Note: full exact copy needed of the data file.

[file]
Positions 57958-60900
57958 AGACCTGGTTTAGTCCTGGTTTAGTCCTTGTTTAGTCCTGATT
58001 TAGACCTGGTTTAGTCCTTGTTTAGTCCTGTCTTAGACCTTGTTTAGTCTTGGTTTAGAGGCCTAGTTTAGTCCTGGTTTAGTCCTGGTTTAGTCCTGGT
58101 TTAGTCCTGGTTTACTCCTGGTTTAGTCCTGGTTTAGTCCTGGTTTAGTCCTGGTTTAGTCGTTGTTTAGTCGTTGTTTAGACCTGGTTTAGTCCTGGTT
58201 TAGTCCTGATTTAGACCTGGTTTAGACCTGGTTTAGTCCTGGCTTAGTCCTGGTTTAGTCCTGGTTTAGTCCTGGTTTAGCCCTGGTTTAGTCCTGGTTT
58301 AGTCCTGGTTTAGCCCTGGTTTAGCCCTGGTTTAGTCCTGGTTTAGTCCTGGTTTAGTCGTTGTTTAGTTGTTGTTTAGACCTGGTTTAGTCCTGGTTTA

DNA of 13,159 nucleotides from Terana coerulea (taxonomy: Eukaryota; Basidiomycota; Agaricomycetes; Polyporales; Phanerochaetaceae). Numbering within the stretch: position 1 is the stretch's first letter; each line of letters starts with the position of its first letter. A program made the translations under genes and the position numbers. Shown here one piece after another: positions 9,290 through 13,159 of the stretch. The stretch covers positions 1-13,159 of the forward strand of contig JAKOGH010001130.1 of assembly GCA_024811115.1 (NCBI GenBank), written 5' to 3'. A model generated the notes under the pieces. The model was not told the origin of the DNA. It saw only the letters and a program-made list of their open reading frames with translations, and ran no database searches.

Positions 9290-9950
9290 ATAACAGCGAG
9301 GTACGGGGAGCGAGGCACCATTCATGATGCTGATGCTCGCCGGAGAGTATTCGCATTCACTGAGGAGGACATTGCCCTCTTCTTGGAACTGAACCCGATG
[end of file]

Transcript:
Positions 57958-60900
57958 AGACCTGGTTTAGTCCTGGTTTAGTCCTTGTTTAGTCCTGATT
58001 TAGACCTGGTTTAGTCCTTGTTTAGTCCTGTCTTAGACCTTGTTTAGTCTTGGTTTAGAGGCCTAGTTTAGTCCTGGTTTAGTCCTGGTTTAGTCCTGGT
58101 TTAGTCCTGGTTTACTCCTGGTTTAGTCCTGGTTTAGTCCTGGTTTAGTCCTGGTTTAGTCGTTGTTTAGTCGTTGTTTAGACCTGGTTTAGTCCTGGTT
58201 TAGTCCTGATTTAGACCTGGTTTAGACCTGGTTTAGTCCTGGCTTAGTCCTGGTTTAGTCCTGGTTTAGTCCTGGTTTAGCCCTGGTTTAGTCCTGGTTT
58301 AGTCCTGGTTTAGCCCTGGTTTAGCCCTGGTTTAGTCCTGGTTTAGTCCTGGTTTAGTCGTTGTTTAGTTGTTGTTTAGACCTGGTTTAGTCCTGGTTTA

DNA of 13,159 nucleotides from Terana coerulea (taxonomy: Eukaryota; Basidiomycota; Agaricomycetes; Polyporales; Phanerochaetaceae). Numbering within the stretch: position 1 is the stretch's first letter; each line of letters starts with the position of its first letter. A program made the translations under genes and the position numbers. Shown here one piece after another: positions 9,290 through 13,159 of the stretch. The stretch covers positions 1-13,159 of the forward strand of contig JAKOGH010001130.1 of assembly GCA_024811115.1 (NCBI GenBank), written 5' to 3'. A model generated the notes under the pieces. The model was not told the origin of the DNA. It saw only the letters and a program-made list of their open reading frames with translations, and ran no database searches.

Positions 9290-9950
9290 ATAACAGCGAG
9301 GTACGGGGAGCGAGGCACCATTCATGATGCTGATGCTCGCCGGAGAGTATTCGCATTCACTGAGGAGGACATTGCCCTCTTCTTGGAACTGAACCCGATG